How Matchbox Twenty Is Different From the Other '90s Nostalgia Tours
We've hit an oversaturation point for bands having comeback albums, reunion tours, and any number of other obvious cash-grabs, so it's hard not to roll your eyes whenever some band from the '80s, '90s, or even early Aughts makes that kind of announcement.
And it's true: Some of it's downright laughable. I know there's a market for basically anything, but who among us was dying to see Boy Bands of the Past (New Kids on the Block, 98 Degrees, Boyz II Men), or Alt-Rock Has-Beens Tour No. 1 (Sugar Ray, Smash Mouth, Vertical Horizon) or No. 2 (Art Alexakis and a bunch of guys posing as Everclear, Live minus Ed Kowalczyk, Filter)?
And news that Bush and Stone Temple Pilots were planning to tour might reasonably have sent Coke shooting through your nose. For some reason, though, Matchbox Twenty's tour is a different story.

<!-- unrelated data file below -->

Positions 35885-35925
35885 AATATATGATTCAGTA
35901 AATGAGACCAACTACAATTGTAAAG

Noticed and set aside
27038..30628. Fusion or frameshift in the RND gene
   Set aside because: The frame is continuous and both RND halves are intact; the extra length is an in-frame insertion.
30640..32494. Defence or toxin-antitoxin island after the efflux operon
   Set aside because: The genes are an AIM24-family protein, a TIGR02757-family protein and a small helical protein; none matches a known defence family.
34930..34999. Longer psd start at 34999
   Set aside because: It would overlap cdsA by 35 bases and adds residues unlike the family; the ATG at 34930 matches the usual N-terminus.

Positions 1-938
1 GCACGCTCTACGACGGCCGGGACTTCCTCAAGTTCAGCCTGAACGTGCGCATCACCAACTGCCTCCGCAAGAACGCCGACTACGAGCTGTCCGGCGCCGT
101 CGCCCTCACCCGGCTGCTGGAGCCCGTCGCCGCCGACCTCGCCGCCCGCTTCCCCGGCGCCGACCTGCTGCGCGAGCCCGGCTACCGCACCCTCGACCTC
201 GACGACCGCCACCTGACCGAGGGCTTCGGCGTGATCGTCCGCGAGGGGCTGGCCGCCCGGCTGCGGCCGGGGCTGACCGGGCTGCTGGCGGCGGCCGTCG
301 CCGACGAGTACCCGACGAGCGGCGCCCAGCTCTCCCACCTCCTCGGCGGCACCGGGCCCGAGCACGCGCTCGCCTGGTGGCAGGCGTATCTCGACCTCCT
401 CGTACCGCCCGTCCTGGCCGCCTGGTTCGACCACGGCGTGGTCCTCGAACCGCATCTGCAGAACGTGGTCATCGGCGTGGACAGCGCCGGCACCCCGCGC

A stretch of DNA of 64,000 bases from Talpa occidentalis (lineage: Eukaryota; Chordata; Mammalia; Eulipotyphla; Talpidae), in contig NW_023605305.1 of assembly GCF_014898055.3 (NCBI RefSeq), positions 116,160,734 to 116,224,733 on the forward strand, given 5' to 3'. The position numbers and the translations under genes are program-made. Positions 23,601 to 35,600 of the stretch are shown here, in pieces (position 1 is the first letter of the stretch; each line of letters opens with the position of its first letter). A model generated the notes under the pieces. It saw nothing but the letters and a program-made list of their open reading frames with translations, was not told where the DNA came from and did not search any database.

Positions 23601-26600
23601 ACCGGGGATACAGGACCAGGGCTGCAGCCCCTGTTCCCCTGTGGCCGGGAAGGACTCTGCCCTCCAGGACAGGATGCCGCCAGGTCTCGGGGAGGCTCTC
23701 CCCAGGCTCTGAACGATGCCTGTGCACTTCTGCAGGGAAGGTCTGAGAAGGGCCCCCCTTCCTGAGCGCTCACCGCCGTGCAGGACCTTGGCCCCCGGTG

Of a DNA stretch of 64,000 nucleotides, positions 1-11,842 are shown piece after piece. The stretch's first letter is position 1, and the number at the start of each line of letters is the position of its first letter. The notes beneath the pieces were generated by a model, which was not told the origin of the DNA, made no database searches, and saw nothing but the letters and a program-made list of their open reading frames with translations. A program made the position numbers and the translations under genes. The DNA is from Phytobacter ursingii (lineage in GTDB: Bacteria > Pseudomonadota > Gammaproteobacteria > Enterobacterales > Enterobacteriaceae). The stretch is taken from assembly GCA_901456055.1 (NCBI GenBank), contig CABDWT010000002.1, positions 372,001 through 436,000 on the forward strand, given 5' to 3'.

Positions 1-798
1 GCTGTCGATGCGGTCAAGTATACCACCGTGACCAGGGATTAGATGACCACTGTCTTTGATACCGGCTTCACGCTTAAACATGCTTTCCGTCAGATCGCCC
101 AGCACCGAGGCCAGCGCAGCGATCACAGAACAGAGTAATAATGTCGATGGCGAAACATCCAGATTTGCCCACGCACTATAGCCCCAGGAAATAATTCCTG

When they returned in 2012 with North -- their first full-length album of new material since 2002's More Than You Think You Are -- the interest was palpable for a band that had been one of alternative rock's biggest bands for almost a decade before going on hiatus.
It was still next to impossible to avoid their hits in the intervening years, and lead singer Rob Thomas didn't exactly go into hiding in the meantime, releasing two successful solo albums, which probably had something to do with their relative relevance.
These guys weren't one-hit wonders, they didn't squander their millions in decadent rock 'n' roll fashion, and they didn't go a full decade without being relevant, so when they came back, it just felt like the band had simply been holding their collective breath for an unnaturally long period of time and were finally ready to exhale.